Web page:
Make a Glycerite
Glycerites (tinctures/extracts made with glycerine) are syrupy liquids that provide an alcohol-free alternative to the more popular alcohol tincture. Glycerine has a sweet taste but doesn't affect sugar levels. It is preferred by children over an alcohol or vinegar tincture. We normally mix our glycerites with alcohol tinctures to reduce the sweetness. Some have used honey or even sugar syrup in the place of glycerine but the taste is less than desirable!
As with all remedies, directions for making glycerites vary from one book to another. We make ours by filling a jar 1/3-1/2 full of herbs (1/2 full makes the brew stronger). Add just enough hot water to get the herbs wet and fill the jar to about 1/2 inch from the top with glycerine. After closing the jar tightly, place it in a crock-pot with a small towel underneath to keep the jar from breaking. Fill the crock-pot with water up to the top of the jar (not touching the lid), and leave it on the lowest setting for 3 days, keeping the glycerine hot but not boiling, and add water as necessary.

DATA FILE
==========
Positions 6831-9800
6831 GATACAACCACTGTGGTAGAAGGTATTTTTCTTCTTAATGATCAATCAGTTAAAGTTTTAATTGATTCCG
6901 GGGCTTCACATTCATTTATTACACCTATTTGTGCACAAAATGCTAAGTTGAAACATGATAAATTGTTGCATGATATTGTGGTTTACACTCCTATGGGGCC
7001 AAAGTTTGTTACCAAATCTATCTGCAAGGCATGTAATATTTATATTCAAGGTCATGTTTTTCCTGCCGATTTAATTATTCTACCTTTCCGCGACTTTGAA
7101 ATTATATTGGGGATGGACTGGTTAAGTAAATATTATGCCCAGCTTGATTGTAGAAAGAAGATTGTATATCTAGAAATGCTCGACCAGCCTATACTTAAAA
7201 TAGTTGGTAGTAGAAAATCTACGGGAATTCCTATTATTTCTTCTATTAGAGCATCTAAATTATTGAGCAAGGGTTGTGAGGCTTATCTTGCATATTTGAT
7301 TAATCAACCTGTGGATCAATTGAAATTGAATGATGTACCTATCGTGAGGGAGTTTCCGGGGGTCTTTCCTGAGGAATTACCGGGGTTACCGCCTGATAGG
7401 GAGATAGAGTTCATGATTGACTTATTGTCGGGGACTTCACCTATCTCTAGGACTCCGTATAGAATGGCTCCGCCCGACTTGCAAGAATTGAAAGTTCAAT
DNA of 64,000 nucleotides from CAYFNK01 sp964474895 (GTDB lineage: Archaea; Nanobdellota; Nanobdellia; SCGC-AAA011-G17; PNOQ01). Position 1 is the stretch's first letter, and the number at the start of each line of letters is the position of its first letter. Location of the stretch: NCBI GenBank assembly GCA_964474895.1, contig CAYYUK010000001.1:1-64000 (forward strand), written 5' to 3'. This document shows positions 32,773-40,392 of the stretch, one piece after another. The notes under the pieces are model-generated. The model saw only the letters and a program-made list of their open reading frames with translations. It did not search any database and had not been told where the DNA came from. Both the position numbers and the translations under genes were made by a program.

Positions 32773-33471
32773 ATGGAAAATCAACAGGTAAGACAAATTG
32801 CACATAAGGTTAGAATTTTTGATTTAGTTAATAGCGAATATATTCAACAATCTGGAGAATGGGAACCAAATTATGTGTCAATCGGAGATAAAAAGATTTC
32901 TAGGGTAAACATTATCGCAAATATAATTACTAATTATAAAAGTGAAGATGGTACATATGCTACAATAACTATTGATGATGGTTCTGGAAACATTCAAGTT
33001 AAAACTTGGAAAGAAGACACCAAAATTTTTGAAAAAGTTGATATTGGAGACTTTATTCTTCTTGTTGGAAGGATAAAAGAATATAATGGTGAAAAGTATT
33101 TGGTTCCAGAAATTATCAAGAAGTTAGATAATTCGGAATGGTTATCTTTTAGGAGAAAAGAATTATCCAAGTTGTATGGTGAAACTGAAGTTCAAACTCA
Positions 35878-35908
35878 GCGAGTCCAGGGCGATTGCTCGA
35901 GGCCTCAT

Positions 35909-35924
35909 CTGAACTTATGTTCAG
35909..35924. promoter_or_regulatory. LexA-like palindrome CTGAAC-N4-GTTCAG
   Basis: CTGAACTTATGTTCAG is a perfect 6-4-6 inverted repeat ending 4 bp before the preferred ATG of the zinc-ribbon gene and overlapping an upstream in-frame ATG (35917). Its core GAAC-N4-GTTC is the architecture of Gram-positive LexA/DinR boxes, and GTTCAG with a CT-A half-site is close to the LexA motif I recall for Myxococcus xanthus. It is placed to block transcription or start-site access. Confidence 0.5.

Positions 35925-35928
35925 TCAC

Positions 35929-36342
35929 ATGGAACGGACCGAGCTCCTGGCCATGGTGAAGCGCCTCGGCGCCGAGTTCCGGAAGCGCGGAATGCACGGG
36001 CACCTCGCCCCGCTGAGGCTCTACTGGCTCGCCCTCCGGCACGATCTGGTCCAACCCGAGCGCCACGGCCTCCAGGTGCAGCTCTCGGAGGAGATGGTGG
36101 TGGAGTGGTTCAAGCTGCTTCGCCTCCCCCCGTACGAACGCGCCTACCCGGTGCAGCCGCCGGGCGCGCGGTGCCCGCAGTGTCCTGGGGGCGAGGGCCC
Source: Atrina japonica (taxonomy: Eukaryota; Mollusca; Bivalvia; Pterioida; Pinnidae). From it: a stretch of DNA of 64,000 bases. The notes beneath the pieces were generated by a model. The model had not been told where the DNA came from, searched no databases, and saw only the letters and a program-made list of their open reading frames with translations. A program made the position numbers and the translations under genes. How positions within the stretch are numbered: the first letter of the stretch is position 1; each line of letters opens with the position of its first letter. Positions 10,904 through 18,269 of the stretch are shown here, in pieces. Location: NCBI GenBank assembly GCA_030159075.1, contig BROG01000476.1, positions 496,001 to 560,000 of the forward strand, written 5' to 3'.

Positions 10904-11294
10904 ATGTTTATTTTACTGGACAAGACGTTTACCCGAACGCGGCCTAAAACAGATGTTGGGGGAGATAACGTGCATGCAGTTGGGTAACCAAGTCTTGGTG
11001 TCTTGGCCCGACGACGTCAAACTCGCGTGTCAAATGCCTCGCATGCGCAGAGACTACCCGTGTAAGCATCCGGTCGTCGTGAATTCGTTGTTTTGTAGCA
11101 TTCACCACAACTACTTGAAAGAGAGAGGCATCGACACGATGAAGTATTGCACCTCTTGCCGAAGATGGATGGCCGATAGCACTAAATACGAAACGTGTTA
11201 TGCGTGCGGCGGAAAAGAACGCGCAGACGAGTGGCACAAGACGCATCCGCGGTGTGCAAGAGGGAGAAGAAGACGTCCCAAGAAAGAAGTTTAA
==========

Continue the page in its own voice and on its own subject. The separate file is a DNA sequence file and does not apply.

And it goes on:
After about 3 days, carefully strain the hot and sticky herbal mixture through a cheesecloth into a glass container. Squeeze the herbs a bit, pour a small amount of boiling water over them, and then discard them. Close tightly and label the glycerite tincture. We have kept and used our tinctures for several years.
By the way, if your crock-pot gets too hot on the lowest setting, the herbs will smell like they are cooking and turn dark and strong smelling within 24 hours. This will not ruin the glycerite, but it does speed up the process and may not be quite as effective as a slow heat. We have a crock-pot that gets too hot, so after about 42 hours, we go ahead and strained the mixture, and it is just fine. You can also water bathe the herb/glycerine mixture by placing the closed jar in hot water on the stove for 3 days. The idea is to break down the herbs so that the properties are released into the glycerine. You have succeeded when the mixture becomes dark and strong smelling.
The following books have been our best references on making our own tinctures at home over the years: